AND A POINT to again be made: If Rome/Floyd had the consolidated government long kept on the backburner then this “my turf is more important” roadblock would not even exist.
If Dalton/Whitfield can forge ahead with a consolidation effort even while having and retaining two separate school systems through special General Assembly legislation then so could Rome/Floyd. Indeed now — for the first time in many years — a majority of the local legislative delegation that must agree on such a measure is made up of Greater Rome residents. And three of the four have served in local government and know this perennial obstacle first hand.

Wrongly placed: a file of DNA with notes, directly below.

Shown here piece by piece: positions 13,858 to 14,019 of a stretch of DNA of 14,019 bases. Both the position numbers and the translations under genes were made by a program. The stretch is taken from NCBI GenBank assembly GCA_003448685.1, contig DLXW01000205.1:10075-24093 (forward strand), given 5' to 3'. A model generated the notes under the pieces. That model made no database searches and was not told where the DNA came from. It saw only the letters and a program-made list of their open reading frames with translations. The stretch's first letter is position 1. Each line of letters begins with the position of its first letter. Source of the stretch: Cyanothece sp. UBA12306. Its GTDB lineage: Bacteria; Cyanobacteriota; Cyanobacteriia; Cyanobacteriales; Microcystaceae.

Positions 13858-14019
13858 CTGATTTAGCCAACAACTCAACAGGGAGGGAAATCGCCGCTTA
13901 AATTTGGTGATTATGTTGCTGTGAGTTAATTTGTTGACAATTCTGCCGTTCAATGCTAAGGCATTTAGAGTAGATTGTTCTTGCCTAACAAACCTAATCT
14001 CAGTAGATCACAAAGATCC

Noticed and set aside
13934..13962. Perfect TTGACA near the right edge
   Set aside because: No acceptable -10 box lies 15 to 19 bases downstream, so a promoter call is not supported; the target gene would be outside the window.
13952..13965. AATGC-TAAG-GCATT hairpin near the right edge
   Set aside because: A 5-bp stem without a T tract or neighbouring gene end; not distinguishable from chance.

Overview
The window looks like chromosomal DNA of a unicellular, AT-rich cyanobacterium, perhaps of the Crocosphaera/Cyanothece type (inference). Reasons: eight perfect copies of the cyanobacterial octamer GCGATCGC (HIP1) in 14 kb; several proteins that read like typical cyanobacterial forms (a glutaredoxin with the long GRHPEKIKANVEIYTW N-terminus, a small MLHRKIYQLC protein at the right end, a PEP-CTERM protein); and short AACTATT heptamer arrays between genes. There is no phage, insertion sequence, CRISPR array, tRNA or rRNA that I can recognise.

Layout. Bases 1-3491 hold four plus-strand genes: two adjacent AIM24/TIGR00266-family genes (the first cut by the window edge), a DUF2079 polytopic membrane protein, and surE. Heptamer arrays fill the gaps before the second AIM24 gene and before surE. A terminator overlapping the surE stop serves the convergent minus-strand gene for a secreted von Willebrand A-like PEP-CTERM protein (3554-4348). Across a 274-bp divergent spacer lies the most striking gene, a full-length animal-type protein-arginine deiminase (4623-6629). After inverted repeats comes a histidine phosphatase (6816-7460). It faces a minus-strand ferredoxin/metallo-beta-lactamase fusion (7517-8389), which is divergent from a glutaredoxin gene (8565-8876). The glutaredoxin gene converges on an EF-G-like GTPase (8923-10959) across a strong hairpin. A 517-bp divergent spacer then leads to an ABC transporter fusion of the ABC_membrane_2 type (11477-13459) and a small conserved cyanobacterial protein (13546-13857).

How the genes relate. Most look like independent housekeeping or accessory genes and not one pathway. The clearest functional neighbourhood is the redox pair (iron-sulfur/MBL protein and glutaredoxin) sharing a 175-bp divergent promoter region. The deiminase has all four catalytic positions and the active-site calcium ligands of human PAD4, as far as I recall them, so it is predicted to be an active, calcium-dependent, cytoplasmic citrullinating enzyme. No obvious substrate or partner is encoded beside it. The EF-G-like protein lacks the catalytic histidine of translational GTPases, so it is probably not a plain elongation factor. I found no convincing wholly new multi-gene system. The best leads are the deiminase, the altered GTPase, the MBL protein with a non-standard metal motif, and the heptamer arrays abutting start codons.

Similarly, as the city and county hammer out a division of cost in maintaining the new SPLOST-paid fire headquarters and emergency-operations center (at least they’re sorting that one out) the thought should occur: Imagine the time saved and jaw-flapping avoided if there were but a single governing authority. This is a facility of benefit to everybody in the community; everybody will have to pay to mop the floors, change the light bulbs, mow the grass just as everybody chipped in pennies to build this improvement in the first place.
The same head-scratching, unresolved, holds true on how to pay for maintenance, year after year, of the important but very pricey (also SPLOST paid) consolidated emergency radio network shortly to come on line.